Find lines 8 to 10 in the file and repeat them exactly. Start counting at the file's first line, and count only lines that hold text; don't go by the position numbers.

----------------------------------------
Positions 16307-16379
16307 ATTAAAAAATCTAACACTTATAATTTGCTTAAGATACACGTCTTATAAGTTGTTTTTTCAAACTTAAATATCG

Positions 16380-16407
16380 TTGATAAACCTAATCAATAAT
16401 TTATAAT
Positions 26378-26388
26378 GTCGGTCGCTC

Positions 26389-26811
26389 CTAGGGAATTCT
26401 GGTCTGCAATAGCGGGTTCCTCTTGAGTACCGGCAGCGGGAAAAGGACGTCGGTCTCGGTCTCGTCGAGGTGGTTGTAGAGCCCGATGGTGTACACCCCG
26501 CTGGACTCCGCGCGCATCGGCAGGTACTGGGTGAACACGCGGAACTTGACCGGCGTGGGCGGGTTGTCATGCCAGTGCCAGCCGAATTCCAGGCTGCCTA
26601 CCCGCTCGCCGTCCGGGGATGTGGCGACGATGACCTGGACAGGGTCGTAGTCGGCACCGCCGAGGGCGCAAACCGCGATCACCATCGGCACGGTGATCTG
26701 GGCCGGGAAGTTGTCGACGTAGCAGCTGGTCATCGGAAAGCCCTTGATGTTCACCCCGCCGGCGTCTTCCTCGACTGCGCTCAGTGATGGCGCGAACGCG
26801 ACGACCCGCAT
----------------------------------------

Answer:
Positions 26389-26811
26389 CTAGGGAATTCT
26401 GGTCTGCAATAGCGGGTTCCTCTTGAGTACCGGCAGCGGGAAAAGGACGTCGGTCTCGGTCTCGTCGAGGTGGTTGTAGAGCCCGATGGTGTACACCCCG